"The Application of the Theoretical Apparatus of Supply and Demand to Units of Currency"
The Application of the Theoretical Apparatus of Supply and Demand to Units of Currency*1
Economic Journal, 1921
I have used what will perhaps appear a somewhat clumsy phrase in place of the more familiar "Laws of Supply and Demand," or even the "theory of the relation of demand and supply to value," because I think it desirable to suggest that "Supply and Demand" are heads of arrangement rather than the name of a doctrine. When we say that the value of a thing depends on supply and demand, we do not, or at any rate ought not, to mean more than that we think it will be convenient to arrange the causes of changes in value under those two heads.
The stock of some things (such as milk, or even wheat) in hand at any one moment is so small in proportion to the annual produce, that we think of the stream of produce as furnishing the supply, and the ability and willingness of people to consume the thing as furnishing the demand. Of other things, such as land and railways, the annual production is so small compared with the stock, that we think of the stock as furnishing the supply, and the ability and willingness of people to use the thing as furnishing the demand.
Currency belongs to the second class. It is one of those durable instrumental goods of which the stock at any moment is very large in proportion to the annual gross additions to and gross subtractions from the stock.
We may consequently think of the supply, as we think of the supply of houses, as being the stock rather than the annual produce; and we may think of this supply, as we think of the supply of houses, as being increased by net additions to the stock, and decreased by net subtractions from it.
Following the same line with demand, we must think of the demand for currency as being furnished, not by the number or amount of transactions, but by the ability and willingness of persons to hold currency, in the same way as we think of the demand for houses as coming not from the persons who buy and re-sell or lease and sub-lease houses, but from the persons who occupy houses. Mere activity in the house market—mere buying and selling of houses—may in a sense be said to involve "increase of demand" for houses, but in the corresponding sense it may be said to involve an equal "increase of supply"; the two things cancel. The demand which is important for our purposes is the demand for occupation. In the same way, more transactions for money—more purchases and sales of commodities and services—may in a sense be said to involve increase of demand for money, but in the corresponding sense it may be said to involve an equal increase of supply of money; the two things cancel. The demand which is important for our purpose is the demand for currency, not to pay away again immediately, but to hold. Just as you are a less important demander of houses if you occupy a £1000 house than if you occupy a £2000 house, so you are a less important demander of currency if you keep on the average £5 in your pocket than if you keep £10.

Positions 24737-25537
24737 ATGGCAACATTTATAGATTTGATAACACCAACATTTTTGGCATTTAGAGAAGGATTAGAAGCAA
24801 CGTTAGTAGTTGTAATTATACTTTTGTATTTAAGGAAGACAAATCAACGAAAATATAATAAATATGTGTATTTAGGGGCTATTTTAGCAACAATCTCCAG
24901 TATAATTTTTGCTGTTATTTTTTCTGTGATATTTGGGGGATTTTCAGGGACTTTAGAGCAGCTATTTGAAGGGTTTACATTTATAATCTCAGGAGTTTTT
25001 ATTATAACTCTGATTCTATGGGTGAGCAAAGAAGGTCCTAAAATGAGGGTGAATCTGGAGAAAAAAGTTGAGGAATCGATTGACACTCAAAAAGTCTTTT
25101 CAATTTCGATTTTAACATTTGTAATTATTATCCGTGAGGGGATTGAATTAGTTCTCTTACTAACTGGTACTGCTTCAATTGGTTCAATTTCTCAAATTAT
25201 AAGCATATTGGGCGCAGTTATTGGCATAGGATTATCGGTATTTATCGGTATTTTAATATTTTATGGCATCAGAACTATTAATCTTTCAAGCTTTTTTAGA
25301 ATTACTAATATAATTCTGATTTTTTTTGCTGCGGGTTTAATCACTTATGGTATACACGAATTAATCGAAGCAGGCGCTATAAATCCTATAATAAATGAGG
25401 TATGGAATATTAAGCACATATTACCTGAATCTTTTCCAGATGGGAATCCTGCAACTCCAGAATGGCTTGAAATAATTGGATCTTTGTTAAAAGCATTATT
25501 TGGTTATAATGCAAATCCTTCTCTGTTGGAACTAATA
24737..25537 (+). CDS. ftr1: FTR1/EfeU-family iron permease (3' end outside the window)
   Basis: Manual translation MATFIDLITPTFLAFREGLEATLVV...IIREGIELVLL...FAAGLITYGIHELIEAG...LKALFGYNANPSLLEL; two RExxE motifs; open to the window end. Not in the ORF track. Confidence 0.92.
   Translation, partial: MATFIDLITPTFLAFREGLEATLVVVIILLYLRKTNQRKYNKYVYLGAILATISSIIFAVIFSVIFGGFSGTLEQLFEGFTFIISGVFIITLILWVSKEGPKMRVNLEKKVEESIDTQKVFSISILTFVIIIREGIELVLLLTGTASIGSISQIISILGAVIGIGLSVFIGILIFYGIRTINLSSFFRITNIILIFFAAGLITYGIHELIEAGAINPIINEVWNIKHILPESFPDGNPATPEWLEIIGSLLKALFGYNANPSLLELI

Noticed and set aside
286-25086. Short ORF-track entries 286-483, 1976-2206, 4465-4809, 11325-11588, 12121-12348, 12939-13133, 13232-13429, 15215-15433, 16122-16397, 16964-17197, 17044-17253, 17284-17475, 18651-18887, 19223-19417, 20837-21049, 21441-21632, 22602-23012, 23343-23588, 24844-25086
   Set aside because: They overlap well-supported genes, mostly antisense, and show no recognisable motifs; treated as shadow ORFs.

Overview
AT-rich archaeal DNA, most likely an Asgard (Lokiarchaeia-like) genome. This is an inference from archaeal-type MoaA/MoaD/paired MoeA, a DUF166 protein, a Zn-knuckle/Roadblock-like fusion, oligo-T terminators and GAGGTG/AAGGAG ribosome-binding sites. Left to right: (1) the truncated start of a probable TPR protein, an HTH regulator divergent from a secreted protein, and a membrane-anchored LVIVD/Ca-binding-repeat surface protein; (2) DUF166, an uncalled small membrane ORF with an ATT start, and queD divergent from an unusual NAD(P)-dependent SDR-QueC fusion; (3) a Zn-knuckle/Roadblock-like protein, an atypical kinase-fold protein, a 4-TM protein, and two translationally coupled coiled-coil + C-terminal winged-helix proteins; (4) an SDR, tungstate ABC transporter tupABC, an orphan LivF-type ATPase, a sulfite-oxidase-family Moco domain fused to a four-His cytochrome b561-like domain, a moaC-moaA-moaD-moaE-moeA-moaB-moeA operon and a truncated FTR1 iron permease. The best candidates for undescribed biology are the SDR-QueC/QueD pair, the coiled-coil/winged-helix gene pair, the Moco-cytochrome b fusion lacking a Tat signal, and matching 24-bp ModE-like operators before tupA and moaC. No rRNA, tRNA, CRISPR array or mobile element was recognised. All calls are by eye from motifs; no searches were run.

It may be said that, in addition to the demand of persons and institutions for currency to hold, there is also sometimes a demand by banks and governments for currency to destroy, as, for example, at present in this country, when the Treasury is buying in Currency Notes and burning them. But as this demand always, or almost always, comes from institutions which have issued quantities of paper and subsequently repented, it is usually regarded as simply reducing the supply instead of increasing the demand. In favour of regarding the institution as a demander, it may of course be said that the fact that it acquires the currency to burn rather than to hold is immaterial, since it makes no difference whether the currency acquired is held or burnt, provided it is not reissued. It is, some one may say, all the same whether Currency Notes which have been withdrawn have been burnt or are stored somewhere in the Bank of England. But this is not quite true, since, if the notes were still held, they would appear in the total stock which we have agreed to call the supply, whereas, having actually been destroyed, they no longer appear in the total. Consequently it is more convenient to follow ordinary usage in this matter, and speak of banks and governments which buy up and burn currency as reducing the supply.
To clear up our ideas about the demand for currency, let us think of a few obvious causes of increase and decrease of demand for it.
The most obvious cause of increase of demand for a currency is an increase in the number of persons who use it. At a very early age—often at his or her christening—each new member of the human race begins to hold a small quantity of currency, and the child of six sometimes has more than his father or mother. There are plenty of examples of increase of demand from this source having been sufficient to cause a noticeable increase in the value of a currency which is limited in amount—the Indian rupee after the closing of the Indian mint and the American greenback are often quoted, and the general increase of gold and silver-using populations, though it has not actually raised the value of gold and silver currencies, has at any rate obviously prevented them from falling as fast as they would otherwise have done. The great rise of prices after the Black Death may be given as an example of the converse effect of diminution of population in diminishing the demand for, and consequently the value of a currency.